Cities spend thousands on mailbox, road repairs

Severe winter weather meant more property damage.


This past winter wreaked havoc on city overtime and salt budgets, and cost some municipalities thousands of dollars in repairs to private property, according to city officials.

Beavercreek estimates the city spent about $3,000 to repair 61 mailboxes, according to John Woltja, the city public services division superintendent.

The city will also spend about $500 to repair damaged yards.

“When trucks are going through the road, they can’t find where they’re at, so they’re feeling with the plows,” Woltja said. “The trucks will get into the yard and peel up sod.”

Springfield estimated less than 25 mailboxes were damaged due to winter weather, according to Chris Moore, the Springfield Service Department director. Mailboxes getting knocked over by snow is typical during a winter season, he added.

“We don’t have nearly the problem in the city that they have in the county,” Moore said. “In the city almost every mailbox is up on someone’s porch and isn’t going to get hit by snow.”

Fairborn reported four mailboxes were damaged this past winter and have been repaired, said Sean Sink, the Fairborn fleet and equipment superintendent.

Similar to other cities, Huber Heights reported an increase in the number of mailboxes damaged during severe weather clean up this year. About 44 mailboxes in the city were damaged, compared to 24 last winter.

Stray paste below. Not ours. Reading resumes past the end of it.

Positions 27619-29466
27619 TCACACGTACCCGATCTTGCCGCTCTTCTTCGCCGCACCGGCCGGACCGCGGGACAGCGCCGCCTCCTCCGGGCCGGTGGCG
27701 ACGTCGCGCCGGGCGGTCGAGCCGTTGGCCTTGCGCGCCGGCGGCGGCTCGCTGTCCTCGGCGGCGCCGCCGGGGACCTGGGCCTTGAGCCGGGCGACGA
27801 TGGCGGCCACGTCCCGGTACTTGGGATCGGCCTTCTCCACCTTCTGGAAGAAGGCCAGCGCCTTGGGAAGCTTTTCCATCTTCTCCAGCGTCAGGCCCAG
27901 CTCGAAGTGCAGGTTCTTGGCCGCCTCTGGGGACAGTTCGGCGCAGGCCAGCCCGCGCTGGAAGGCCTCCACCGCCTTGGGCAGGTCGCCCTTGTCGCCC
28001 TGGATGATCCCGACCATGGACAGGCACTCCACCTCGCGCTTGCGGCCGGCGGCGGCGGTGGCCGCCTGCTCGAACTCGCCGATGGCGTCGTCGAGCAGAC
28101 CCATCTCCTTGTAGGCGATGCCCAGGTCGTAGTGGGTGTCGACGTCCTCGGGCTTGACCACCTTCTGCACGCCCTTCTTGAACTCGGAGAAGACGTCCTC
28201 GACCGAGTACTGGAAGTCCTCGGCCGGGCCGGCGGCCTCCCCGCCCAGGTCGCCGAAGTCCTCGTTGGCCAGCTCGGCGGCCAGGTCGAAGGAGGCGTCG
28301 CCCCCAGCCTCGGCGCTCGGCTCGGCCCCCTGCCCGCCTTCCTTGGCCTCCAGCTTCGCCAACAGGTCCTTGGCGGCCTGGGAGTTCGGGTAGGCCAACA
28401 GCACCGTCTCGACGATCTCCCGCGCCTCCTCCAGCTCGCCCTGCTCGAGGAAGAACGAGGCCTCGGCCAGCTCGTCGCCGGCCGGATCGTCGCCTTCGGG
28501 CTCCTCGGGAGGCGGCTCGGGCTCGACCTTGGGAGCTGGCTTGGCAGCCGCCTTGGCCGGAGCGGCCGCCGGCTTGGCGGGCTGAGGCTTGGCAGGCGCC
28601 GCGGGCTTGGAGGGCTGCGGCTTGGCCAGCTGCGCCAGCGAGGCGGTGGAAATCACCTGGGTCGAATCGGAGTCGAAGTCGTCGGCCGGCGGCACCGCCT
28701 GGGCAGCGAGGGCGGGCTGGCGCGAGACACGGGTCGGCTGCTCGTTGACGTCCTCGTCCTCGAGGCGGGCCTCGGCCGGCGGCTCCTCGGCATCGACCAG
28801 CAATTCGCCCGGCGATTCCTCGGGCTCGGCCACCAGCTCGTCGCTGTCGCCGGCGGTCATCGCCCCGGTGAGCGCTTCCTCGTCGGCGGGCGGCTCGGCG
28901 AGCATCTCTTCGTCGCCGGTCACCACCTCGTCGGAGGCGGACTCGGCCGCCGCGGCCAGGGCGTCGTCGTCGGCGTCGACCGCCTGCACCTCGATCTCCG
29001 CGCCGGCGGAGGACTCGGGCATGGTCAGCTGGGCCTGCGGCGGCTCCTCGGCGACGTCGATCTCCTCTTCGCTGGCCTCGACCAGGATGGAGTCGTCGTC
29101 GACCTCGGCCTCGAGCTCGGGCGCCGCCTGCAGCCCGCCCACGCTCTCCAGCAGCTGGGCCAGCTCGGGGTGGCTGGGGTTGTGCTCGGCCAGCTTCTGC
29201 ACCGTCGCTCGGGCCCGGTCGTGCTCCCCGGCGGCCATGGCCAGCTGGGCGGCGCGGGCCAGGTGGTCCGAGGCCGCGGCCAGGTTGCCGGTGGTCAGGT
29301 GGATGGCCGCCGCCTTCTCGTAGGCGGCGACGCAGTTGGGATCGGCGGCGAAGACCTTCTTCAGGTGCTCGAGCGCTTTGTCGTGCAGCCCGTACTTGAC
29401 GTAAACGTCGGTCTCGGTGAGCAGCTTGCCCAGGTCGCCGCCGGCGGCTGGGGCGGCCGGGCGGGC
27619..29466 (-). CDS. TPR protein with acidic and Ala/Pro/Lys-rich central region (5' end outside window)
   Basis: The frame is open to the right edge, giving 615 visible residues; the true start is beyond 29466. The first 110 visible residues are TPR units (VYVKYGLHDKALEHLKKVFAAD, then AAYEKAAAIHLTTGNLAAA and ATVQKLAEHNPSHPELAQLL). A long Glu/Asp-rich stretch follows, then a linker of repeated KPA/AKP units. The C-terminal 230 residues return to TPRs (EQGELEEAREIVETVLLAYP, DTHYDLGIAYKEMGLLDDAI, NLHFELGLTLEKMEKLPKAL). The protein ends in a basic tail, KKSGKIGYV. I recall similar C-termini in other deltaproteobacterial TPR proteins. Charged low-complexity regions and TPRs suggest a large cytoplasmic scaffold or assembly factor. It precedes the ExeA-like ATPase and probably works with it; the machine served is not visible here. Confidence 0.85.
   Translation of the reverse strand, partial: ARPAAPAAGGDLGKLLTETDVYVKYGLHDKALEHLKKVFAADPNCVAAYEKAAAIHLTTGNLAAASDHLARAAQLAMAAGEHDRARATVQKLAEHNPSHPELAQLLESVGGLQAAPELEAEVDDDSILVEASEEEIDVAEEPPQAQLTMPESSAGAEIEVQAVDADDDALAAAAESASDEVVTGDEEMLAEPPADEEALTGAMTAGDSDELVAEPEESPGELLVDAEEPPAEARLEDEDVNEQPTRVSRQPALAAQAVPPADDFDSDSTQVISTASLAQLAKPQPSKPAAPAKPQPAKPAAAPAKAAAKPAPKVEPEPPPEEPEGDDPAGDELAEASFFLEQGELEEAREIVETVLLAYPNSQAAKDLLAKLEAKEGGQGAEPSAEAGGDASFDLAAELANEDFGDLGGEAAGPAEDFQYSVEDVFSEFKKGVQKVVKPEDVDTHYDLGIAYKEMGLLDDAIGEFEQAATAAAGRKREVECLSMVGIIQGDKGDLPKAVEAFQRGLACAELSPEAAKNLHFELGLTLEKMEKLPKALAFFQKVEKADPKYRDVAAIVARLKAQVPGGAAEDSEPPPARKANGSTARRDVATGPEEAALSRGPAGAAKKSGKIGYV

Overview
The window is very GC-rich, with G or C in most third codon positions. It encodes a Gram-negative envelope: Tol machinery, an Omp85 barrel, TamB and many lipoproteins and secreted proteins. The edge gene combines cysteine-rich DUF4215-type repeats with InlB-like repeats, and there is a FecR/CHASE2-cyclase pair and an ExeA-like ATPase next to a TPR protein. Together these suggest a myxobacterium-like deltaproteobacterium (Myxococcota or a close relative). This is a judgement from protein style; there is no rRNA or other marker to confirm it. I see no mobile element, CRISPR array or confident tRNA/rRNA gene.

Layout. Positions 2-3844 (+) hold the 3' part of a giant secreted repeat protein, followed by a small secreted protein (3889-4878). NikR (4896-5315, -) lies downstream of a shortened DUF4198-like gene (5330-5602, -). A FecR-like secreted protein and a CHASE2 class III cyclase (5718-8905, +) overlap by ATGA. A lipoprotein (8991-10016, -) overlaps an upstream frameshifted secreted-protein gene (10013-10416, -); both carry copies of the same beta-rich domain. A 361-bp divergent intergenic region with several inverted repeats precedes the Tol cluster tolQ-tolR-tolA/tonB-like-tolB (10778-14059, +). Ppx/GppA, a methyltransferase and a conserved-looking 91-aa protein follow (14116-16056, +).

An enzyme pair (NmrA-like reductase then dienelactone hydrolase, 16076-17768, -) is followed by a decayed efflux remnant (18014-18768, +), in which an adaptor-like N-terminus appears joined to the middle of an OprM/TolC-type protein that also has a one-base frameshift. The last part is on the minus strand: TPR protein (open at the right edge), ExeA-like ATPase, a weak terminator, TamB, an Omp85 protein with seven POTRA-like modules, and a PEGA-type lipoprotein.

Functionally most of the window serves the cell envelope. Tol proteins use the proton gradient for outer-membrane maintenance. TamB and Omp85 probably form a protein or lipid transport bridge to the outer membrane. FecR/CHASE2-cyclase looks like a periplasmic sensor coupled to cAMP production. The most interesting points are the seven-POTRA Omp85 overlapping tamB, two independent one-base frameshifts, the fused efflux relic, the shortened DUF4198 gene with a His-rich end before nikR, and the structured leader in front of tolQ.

“Double the incidents, of course double the chances for accidents and things to occur,” said Michael Gray, the city public works manager.

In addition to yards and mailboxes, the city is also working to repair potholes that resulted during the winter. Temporary pothole repairs are usually initiated in the winter, however a subsequent permanent fix is required in the summer, Woltja said.

“Potholes are not one of those things you can fix once and then walk away from and never touch it again,” Woltja said. “You have to actually go back later and fix it right.”

Fairborn has spent about $20,000 on pothole repairs, according to Sink. He expects to spend an additional $10,000 to finish pothole repairs. The city has completed half of the pothole repairs needed for 32 areas in the city.

Sink estimates the city spent about $18,000 on pothole repairs during the previous winter season.

The city also experienced numerous potholes as a result of the harsh winter, Gray said. The city had to shut down part of Taylorsville Road, between state Route 201 and Bellefontaine Road, in March because of road damage, Gray said.


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